January Book Reviews
The Witch’s Heart by Genevieve Gornichec 5/5 Stars
This book is heartbreakingly beautiful. I love a good story about gods or ancient figures I know little about and the drama that only they can bring. I also really enjoyed the mindful, seasonal aspect, and Angrboda’s relationship with her children. I would have liked to see a little more about her past but it’s a small grievance. Highly recommended.
Station Eleven by Emily St. John Mandel 4/5 Stars
I like a lot about this book. I think the back and forth in time and the switch in perspectives were done beautifully. The flu pandemic was also done very well: it was interesting and, having read this in January 2022, quite scary and a little too close to home. I’m really glad I didn’t read this before 2020. I think all of the characters themselves were interesting and I found the airport city fascinating. My disappointment is in the ending and the lack of pomp in tying all of the characters together. The reader gets it but we don’t really see that the characters themselves do. But I guess that’s closer to real life than my suggestion so, still a win in my book. Different from my usual read and I’m glad I read it.
Crossings by Alex Landragrin 5/5 Stars
I’m going to get right to it and talk about my one issue with this book. I read the alternate sequence rather than straight through and it was really hard to keep people and stories straight. Thankfully I was able to look around and get things straight eventually, but I spent a bit of time, especially towards the end, confused and wondering where I had read a particular thing. That being said, what a book! When I first heard about it I was so excited after reading the synopsis and learning of the alternate reading sequence. I am glad I read it the way I did, it reads more like a multiple-timeline novel, and it makes it a multi-read book because I am very excited to go back and read it straight through. I’m sure I’ll discover so much I missed the first time because you just don’t know what’s important going into it for the first time (hint: every detail is important.) Paris, magical realism, adventure, love, loss, it has it all. An excellent read.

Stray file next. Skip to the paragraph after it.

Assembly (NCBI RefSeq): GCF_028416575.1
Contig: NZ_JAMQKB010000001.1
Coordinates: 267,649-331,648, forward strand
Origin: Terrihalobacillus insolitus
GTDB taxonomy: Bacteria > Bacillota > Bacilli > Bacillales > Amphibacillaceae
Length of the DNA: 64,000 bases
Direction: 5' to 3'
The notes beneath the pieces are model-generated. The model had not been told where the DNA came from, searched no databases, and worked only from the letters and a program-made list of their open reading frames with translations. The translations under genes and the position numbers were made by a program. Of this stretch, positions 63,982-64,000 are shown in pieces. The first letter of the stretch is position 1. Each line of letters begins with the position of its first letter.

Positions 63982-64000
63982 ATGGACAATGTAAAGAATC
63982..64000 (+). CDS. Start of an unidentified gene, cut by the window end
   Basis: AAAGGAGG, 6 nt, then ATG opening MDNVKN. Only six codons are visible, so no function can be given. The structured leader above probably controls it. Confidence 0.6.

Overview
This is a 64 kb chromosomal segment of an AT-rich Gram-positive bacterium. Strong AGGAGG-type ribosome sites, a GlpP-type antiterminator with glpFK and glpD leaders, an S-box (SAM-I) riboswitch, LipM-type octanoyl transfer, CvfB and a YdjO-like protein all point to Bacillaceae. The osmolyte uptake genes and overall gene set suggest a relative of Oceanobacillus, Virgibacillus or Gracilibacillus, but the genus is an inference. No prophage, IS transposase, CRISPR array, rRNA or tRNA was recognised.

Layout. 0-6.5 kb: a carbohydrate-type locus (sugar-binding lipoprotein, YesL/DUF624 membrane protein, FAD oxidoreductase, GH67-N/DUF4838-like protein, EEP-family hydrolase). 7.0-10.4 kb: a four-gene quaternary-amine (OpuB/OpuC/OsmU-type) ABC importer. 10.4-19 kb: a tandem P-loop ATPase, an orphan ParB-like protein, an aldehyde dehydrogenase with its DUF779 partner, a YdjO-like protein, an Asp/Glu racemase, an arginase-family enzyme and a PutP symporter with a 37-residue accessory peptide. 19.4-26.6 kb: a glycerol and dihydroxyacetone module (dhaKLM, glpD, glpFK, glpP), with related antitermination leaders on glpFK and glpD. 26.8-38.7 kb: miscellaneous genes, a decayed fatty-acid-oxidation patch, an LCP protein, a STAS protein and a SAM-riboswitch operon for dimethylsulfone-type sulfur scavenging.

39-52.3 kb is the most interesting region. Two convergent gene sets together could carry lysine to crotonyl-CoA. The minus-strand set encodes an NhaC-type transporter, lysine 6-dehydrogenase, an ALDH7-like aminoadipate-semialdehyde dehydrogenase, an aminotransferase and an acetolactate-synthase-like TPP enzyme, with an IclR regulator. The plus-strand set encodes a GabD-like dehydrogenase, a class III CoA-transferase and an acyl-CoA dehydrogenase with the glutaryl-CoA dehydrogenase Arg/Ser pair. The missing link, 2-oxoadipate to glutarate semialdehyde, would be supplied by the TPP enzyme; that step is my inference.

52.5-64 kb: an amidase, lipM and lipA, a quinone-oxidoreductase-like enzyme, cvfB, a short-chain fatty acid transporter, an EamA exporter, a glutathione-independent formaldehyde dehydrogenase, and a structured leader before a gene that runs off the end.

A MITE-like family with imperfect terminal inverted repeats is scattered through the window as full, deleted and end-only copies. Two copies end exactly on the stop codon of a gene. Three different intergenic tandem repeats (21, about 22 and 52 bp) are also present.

Slewfoot: A Tale of Bewitchery by Brom 100/5 Stars
The beginning was tough for me to get through- the Puritans are insufferable (but really, when aren’t they?)- and I am beyond happy that I stuck with the book. Abitha was just getting comfortable with her new life and new husband in the new world when she discovers a strange cave in their woods and Edward, her husband, suddenly dies. She has to fight to keep her life the way it is, which she wants, while figuring out the weird goat man in her forest, trying to grow and harvest corn, and keep the Puritans in town off her back. The nature and Pagan aspects are exactly what I’ve always wanted to find and they make this book absolutely beautiful. The only thing keeping me from running off into the forest is the freezing temperature outside.
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